In research dubbed “remarkable” by an accompanying editorialist, US doctors describe how current users of marijuana appear to have better blood glucose control than never or former users.
Existing cannabis smokers had lower levels of fasting insulin and were less likely to be insulin resistant than nonusers; this finding remained true even when patients with diabetes were excluded in this large sample from the National Health and Nutrition Survey (NHANES) between 2005 and 2010.
Marijuana users also had smaller waist circumferences and higher levels of HDL cholesterol than never users, Elizabeth A. Penner, from the University of Nebraska College of Medicine, Omaha, and colleagues report in their article published onlineMay 16 in the American Journal of Medicine.
“Previous epidemiologic studies have found lower prevalence rates of obesity and diabetes mellitus in marijuana users compared with people who have never used marijuana, suggesting a relationship between cannabinoids and peripheral metabolic processes,” says senior author Murray A. Mittleman, MD, DrPH, from Beth Israel Deaconess Medical Center, Boston, Massachusetts, in a statement. “But ours is the first study to investigate the relationship between marijuana use and fasting insulin, glucose, and insulin resistance.”
In an accompanying commentary, Joseph S. Alpert, MD, from University of Arizona College of Medicine, Tucson, who is also editor-in-chief of the American Journal of Medicine, wonders whether “[Tetrahydrocannabinol] THC will be commonly prescribed in the future for patients with diabetes or metabolic syndrome alongside antidiabetic oral agents or insulin for improved management of this chronic illness.
“Only time will answer this question for us,” he adds. “Nevertheless, what is very clear is that we desperately need a great deal more basic and clinical research into the short- and long-term effects of this agent in a variety of clinical settings, such as cancer, diabetes, and frailty of the elderly.”
Effects Seem to Be Related to Current Use of Cannabis
Ms. Penner and colleagues studied 4657 participants of the observational NHANES database, a nationally representative survey of US adults, who had completed a drug-use questionnaire.
Of these, 579 were current users (had self-reported smoking marijuana or hashish in the past month), 1975 had smoked marijuana in the past but were not current users, and 2103 had never inhaled or ingested marijuana. Fasting insulin and glucose were measured via blood samples following a nine-hour fast, and homeostasis model assessment of insulin resistance (HOMA-IR) was calculated to evaluate insulin resistance.
Glucose levels were lower among current users of marijuana than never users, but this difference ceased to be significant following multivariate adjustment. The researchers also found no significant association between marijuana use and triglyceride levels or systolic or diastolic blood pressure.
But compared with those who had never used cannabis, current users had 16% lower levels of fasting insulin and 17% lower HOMA-IR, findings that remained significant even after multivariate adjustment. They also had 1.63-mg/dL-higher HDL-cholesterol levels, as well as lower waist circumferences, both of which remained significant after adjustment.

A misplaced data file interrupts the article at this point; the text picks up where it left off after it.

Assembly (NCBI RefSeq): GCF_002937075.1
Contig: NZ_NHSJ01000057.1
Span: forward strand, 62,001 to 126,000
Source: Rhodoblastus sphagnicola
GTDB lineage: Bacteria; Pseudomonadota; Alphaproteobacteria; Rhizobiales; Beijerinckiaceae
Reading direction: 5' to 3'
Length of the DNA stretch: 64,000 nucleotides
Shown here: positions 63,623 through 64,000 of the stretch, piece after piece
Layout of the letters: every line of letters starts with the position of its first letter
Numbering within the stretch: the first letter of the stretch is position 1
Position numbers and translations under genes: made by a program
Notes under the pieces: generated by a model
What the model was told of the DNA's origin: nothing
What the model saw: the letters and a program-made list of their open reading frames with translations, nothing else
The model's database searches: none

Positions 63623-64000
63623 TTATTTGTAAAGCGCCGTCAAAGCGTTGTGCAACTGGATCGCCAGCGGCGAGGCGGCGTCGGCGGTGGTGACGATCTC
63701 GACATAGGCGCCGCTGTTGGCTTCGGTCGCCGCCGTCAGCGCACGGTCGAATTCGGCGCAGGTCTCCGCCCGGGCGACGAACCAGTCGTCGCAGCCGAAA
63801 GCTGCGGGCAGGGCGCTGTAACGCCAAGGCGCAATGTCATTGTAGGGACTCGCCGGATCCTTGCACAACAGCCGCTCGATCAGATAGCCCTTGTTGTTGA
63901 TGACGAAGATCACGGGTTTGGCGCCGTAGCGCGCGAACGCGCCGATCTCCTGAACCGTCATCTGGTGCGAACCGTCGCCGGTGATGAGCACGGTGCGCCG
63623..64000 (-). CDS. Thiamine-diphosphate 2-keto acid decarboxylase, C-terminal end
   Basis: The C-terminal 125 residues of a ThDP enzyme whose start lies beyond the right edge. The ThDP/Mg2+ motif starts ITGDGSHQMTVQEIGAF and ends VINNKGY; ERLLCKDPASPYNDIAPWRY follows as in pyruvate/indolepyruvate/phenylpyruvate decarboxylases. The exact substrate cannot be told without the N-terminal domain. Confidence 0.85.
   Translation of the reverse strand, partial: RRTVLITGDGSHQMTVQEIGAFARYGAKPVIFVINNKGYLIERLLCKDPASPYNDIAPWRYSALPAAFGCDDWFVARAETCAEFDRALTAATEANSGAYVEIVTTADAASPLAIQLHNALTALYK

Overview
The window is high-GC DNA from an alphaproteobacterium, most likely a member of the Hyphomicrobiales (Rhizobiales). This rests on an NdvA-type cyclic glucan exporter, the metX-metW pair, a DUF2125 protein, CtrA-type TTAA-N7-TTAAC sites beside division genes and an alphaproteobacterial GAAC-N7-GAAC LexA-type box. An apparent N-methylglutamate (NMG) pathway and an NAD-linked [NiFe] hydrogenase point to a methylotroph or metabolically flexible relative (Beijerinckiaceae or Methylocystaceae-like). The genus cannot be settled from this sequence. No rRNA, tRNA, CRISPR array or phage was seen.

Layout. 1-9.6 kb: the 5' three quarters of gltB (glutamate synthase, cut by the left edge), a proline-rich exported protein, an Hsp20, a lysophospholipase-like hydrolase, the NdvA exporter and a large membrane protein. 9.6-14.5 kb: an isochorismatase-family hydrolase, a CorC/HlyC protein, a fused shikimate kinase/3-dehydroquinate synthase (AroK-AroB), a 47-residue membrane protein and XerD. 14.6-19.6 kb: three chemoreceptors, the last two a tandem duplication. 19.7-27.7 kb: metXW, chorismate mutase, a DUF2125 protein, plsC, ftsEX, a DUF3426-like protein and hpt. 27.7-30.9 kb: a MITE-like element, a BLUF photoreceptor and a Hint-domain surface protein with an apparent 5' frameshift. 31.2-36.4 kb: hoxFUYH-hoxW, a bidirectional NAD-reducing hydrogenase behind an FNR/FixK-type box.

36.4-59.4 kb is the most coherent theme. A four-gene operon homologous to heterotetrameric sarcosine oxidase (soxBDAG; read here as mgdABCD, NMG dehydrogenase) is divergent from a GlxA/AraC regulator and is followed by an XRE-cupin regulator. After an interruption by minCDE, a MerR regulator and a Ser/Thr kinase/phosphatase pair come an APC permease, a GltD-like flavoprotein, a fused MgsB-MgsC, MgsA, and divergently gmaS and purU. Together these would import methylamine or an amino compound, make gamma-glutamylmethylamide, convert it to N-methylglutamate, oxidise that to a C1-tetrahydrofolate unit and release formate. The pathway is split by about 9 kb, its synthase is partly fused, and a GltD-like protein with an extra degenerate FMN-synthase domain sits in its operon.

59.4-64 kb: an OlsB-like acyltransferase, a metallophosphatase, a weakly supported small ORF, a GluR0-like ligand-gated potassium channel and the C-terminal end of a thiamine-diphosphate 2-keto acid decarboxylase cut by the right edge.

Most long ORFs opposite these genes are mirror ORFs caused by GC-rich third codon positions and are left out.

And in an analysis also adjusting for body mass index, which the researchers say is a potential mediator of the link between marijuana and cardiometabolic outcomes, the associations were attenuated but remained statistically significant. The results were also not materially different when participants with diabetes mellitus were excluded.
Crucially, the best results were seen in current users of cannabis. “These associations were weaker among those who reported using marijuana at least once, but not in the past 30 days, suggesting that the impact of marijuana use on insulin and insulin resistance exists during periods of recent use,” Ms. Penner and colleagues observe.
These new findings “are indeed remarkable observations that are supported, as the authors note, by basic-science experiments that came to similar conclusions,” Dr. Alpert points out in his editorial.
Call for Much More Research Into Cannabis
With the recent legalization of medical marijuana use in the form of THC in 19 states and the District of Columbia and recreational use in 2 states, “physicians will increasingly encounter marijuana use among their patient populations,” Dr. Alpert adds. There are an estimated 17.4 million current users of marijuana in the United States, with approximately 4.6 million of these smoking it daily or almost daily.
And although there will continue to be debate regarding legislation and current medical use of cannabis, the real problem is that there “a dearth of scientific, pharmacologic, and clinical studies with this agent,” he observes, pointing out that the majority of research that does exist looks at central nervous system effects of marijuana and potential addictive qualities.
“I would like to call on the National Institutes of Health and the Drug Enforcement Administration to collaborate in developing policies to implement solid scientific investigations that would lead to information assisting physicians in the proper use and prescription of THC in its synthetic or herbal form,” he concludes.
The authors and editorialist have reported no relevant financial relationships.